Schenectady County

Gas price drop brings some relief

Average retail gasoline prices in the Capital Region have dropped 22.7 cents per gallon in the past

Average retail gasoline prices in the Capital Region have dropped 22.7 cents per gallon in the past month, according to That small amount of savings at the pump is providing relief for some businesses and consumers, but others say it’s not helping matters much.

Patre Kuziak, owner of Marcella’s, a restaurant and deli in Glenville, said lower gas prices are not necessarily welcome news for a neighborhood eatery like hers. When gas prices were higher, she said, people tended to dine closer to home. That has changed since gas prices have dipped. “On weekends, we aren’t as busy on a Saturday night because people will travel out to Albany or Crossgates, especially on a holiday weekend,” she said. “People are [saying], ‘Yeah, we can drive up to Vermont,’ or ‘We can go up to the Adirondacks.’ ”

But falling fuel prices are having some positive effects on Kuziak’s business, she said. She’s no longer paying a fuel surcharge on food shipments she receives from her suppliers. Her pizza delivery people, who receive a set fee per delivery, are also benefiting from the decrease in gas prices, she said. “They will be making more money now. It won’t all be going right into their gas tanks.”

A gallon of regular gasoline was $3.51 Monday afternoon at the Hess station on Freemans Bridge Road in Glenville. Consumer reaction to the lower price was mixed.

Averill Park resident Marty Peake, 18, who drives a 2011 Toyota Scion TC that averages a little under 30 miles per gallon, said the decline in gas prices has made him less conservative with his spending. “I do definitely have more money in my pocket,” the Schenectady County Community College student said. “I’m eating stuff at school instead of starving myself.”

Although some extra cash in the wallet is undoubtedly welcome, the relief Peake is experiencing should be kept in perspective, said Ralph Bombardiere, executive director of the New York State Association of Service Stations and Repair Shops, an association that advocates for about 400 service stations and repair shops in the Capital District, and 3,500 stations and shops statewide.

Despite the recent drop, he said, gas prices are still 80 cents to $1 per gallon higher than they were at this time last year. “We’re getting used to paying these higher prices,” he said, adding that prices are bound to increase again. “I’ve been around here for 40 years, and I’ve seen [gas prices] come up and down. As soon as they find an excuse to raise them, like somebody in Saudi Arabia got a sneeze, or some barge turned [over] on the Mississippi, as soon as they’ve got some excuse to make it look like there might be a disruption in supply, those prices will go up.”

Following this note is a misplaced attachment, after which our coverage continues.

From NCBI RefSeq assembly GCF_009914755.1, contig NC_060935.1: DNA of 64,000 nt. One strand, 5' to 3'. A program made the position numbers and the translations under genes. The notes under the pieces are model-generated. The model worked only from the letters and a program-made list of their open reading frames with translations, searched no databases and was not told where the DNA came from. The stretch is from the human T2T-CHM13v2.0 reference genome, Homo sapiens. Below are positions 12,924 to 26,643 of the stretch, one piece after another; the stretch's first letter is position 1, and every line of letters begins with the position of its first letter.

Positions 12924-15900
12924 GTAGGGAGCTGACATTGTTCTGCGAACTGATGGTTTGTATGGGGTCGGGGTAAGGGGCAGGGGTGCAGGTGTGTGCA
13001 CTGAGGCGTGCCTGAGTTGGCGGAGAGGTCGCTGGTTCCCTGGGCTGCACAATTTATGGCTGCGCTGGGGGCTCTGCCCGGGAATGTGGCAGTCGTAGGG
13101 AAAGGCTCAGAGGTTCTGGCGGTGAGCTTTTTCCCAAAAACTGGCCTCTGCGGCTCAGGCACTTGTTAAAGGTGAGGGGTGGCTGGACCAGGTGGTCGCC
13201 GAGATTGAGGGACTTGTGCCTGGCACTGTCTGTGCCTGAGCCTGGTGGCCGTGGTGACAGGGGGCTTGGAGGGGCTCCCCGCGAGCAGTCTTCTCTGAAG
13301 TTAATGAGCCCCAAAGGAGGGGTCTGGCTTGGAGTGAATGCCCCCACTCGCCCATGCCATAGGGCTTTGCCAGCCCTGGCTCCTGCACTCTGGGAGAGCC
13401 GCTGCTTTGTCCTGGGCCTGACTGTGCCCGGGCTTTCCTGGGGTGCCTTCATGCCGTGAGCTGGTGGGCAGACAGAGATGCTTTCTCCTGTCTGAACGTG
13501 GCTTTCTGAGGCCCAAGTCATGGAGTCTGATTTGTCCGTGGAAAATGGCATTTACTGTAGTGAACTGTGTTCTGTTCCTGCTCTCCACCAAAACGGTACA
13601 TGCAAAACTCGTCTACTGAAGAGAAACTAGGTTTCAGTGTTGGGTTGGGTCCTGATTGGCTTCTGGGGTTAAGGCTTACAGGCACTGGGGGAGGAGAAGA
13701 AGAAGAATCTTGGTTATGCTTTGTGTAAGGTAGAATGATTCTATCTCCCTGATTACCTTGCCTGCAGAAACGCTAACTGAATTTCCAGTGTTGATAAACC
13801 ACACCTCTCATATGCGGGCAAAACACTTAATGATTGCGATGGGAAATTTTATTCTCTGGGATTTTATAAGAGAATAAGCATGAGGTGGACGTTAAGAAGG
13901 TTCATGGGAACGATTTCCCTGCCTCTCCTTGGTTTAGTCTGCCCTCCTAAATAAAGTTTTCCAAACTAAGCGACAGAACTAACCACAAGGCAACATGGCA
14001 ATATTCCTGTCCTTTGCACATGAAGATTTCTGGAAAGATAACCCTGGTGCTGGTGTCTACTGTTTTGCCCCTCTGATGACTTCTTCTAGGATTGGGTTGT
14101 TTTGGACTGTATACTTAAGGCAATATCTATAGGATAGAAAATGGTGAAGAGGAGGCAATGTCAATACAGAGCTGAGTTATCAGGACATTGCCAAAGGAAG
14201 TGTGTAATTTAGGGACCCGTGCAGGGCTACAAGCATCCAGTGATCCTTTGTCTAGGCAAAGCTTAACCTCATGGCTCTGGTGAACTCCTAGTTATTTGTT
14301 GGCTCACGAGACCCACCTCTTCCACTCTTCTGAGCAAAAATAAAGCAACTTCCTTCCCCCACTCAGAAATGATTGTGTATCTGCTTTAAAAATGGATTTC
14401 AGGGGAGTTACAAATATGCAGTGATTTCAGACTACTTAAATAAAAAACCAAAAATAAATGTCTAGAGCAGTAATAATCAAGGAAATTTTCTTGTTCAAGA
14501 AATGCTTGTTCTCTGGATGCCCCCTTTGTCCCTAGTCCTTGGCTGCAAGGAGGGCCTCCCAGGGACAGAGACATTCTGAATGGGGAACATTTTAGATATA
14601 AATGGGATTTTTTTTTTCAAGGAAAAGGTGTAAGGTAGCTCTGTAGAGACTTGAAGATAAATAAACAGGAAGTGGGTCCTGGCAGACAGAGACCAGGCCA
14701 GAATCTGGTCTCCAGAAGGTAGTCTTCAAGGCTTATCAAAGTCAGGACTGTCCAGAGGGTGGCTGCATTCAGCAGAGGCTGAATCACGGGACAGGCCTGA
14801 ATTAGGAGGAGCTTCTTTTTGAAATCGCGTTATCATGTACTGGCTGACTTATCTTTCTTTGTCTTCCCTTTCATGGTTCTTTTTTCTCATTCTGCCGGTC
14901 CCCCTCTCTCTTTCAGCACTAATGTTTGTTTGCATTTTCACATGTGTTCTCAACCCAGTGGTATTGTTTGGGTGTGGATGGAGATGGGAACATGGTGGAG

Ruth Francisco of Scotia isn’t very enthusiastic about the price dip. “It’s actually better on the pocketbook, but it’s not helping because everything else is going up,” she said, as she gassed up her SUV at the Hess station. “I run a small business and my liability insurance went up over $700 a year.”

Although the dip in gas prices has not helped to lower Francisco’s insurance bill, it could translate into significant savings for consumers who plan to relocate, said Mike Arnoff, president of Arnoff Moving and Storage in Albany. The company has a fleet of 60 trucks, ranging from small delivery trucks to tractor-trailers. The trucks’ gas usage averages eight miles per gallon, so when prices are lower, costs decrease significantly, he said. “We pass the cost of fuel, or what in our industry is called a fuel surcharge, directly through to the client, so when the price of fuel comes down, there are charges that are removed from the transportation charges of the move.”

Arnoff also runs a storage facility where clients can house possessions while transitioning between homes. “The forklifts that we use to operate the warehouse run on fuel,” he said. “So there’s a direct effect on the [price of] storage services.”

Tom Mailey, spokesman for Stewart’s Shops, says the company’s Capital District gas stations have seen an increase in the amount of gas being sold at some locations but not all of them. Nearly three weeks ago, the company dropped gas prices at their local shops by a dime per gallon on all grades of gas, he reported.

That price break could be a contributing factor to increased sales, he said, but perhaps not the only one. “I think the weather had a good deal to do with it as well,” he said. “We’ve had a string of nice weather and with the [gas] price down a little bit, people are more likely to take that drive to go look at the foliage.”

Just as the string of nice weather is bound to end, the gas price forecast may not stay sunny for long. Last week, the price of wholesale gasoline jumped 11 cents, Mailey said, and Monday, the price went up 7 cents. “You can see the price up in crude as well,” he noted. “So there may be some changes coming.”

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